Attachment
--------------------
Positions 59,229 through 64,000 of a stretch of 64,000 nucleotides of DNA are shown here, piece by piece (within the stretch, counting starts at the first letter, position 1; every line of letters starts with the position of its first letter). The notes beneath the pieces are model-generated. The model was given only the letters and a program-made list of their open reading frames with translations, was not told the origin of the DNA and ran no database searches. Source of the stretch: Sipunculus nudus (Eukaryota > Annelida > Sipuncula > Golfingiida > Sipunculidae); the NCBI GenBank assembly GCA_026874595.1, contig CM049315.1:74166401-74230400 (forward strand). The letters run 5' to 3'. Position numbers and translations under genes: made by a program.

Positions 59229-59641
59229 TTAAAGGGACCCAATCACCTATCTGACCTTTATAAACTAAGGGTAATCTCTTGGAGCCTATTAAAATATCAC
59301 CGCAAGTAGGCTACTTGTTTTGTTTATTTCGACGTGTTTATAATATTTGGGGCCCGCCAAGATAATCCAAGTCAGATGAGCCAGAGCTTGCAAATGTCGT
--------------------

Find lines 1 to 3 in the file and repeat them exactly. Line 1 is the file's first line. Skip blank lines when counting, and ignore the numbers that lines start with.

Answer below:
Positions 59,229 through 64,000 of a stretch of 64,000 nucleotides of DNA are shown here, piece by piece (within the stretch, counting starts at the first letter, position 1; every line of letters starts with the position of its first letter). The notes beneath the pieces are model-generated. The model was given only the letters and a program-made list of their open reading frames with translations, was not told the origin of the DNA and ran no database searches. Source of the stretch: Sipunculus nudus (Eukaryota > Annelida > Sipuncula > Golfingiida > Sipunculidae); the NCBI GenBank assembly GCA_026874595.1, contig CM049315.1:74166401-74230400 (forward strand). The letters run 5' to 3'. Position numbers and translations under genes: made by a program.

Positions 59229-59641
59229 TTAAAGGGACCCAATCACCTATCTGACCTTTATAAACTAAGGGTAATCTCTTGGAGCCTATTAAAATATCAC